Sweet little one!

Sweet little one!

I really don’t understand, how so many animal sacrifices or celebrations are done where goats, cows, turkeys, lambs, and so on, are forced to give up their precious lives year after year. All I know is that when I go this week to my client’s house, the little backyard where those two goats sat for week after week, chewing away at their grass, will be empty and bare, leaving my heart a little more heavy than before.

 

Expats galore in Mumbai


This past Thursday, my (expat) friend and I visited a charity mela (Hindi word for Fair) hosted by the American’s Women Club. This mela was held at one of the prestigious hotels in Mumbai, The Trident, an exquisitely done up hotel with all the frills. I was very pleased and impressed to see the fresh Lillies in full bloom as the center piece of the hotel lobby. You may see for yourself:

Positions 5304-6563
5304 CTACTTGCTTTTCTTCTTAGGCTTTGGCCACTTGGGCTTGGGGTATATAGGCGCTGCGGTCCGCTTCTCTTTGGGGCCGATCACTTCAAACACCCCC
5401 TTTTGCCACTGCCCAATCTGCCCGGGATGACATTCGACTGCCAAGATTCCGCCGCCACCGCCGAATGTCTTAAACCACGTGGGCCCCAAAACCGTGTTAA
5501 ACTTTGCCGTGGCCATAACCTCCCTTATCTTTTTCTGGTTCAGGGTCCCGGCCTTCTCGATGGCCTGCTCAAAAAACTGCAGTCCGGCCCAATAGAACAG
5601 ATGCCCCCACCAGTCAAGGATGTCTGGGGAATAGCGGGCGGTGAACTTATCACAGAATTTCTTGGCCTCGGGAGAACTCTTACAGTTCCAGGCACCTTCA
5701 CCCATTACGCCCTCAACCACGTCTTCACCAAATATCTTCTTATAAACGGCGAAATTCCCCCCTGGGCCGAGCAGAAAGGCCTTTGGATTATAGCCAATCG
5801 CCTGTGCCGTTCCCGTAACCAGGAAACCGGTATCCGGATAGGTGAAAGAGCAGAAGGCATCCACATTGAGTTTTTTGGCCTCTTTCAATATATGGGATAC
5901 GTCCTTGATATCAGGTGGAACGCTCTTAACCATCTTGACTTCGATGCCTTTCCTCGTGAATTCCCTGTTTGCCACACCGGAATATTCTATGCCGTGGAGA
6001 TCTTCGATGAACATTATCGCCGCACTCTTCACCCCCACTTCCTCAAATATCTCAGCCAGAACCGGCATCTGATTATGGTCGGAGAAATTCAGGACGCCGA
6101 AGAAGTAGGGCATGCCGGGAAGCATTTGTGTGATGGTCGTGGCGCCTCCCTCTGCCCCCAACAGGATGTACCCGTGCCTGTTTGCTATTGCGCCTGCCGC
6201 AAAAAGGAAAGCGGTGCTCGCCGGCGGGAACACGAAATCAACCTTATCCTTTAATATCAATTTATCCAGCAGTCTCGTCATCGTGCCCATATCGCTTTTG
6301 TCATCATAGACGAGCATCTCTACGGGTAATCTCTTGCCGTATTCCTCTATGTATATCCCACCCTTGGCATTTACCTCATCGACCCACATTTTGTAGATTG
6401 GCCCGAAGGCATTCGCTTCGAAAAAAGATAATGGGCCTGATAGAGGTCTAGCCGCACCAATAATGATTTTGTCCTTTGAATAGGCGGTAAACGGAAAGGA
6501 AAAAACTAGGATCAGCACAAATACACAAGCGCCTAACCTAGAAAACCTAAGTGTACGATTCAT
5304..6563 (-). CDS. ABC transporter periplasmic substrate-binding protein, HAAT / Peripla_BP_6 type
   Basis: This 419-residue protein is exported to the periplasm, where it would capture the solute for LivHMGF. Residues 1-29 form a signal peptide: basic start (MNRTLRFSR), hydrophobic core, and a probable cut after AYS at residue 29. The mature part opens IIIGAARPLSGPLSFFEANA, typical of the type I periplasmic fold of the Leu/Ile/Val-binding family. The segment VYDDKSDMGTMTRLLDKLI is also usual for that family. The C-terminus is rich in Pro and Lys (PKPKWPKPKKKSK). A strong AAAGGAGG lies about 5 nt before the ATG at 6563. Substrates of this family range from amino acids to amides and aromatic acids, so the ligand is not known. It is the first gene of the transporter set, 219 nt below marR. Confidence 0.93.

Notice the Art Deco chandelier looming over the Lilies

Notice the Art Deco chandelier looming over the Lilies

Lovely Lillies

Lovely Lillies

 It was really amazing to see soooo many expats, both Indian and Caucasian, all under one roof, busy chatting with each other and buying handicrafts for the upcoming holiday season. This event took me down memory lane thinking of what it must be like in San Francisco right now, as people are getting ready for the holidays. With Halloween just gone by, Thanksgiving, Hanukkah, Christmas and New Years, are all just around the corner and the city must be glittering, as it has always done all these years.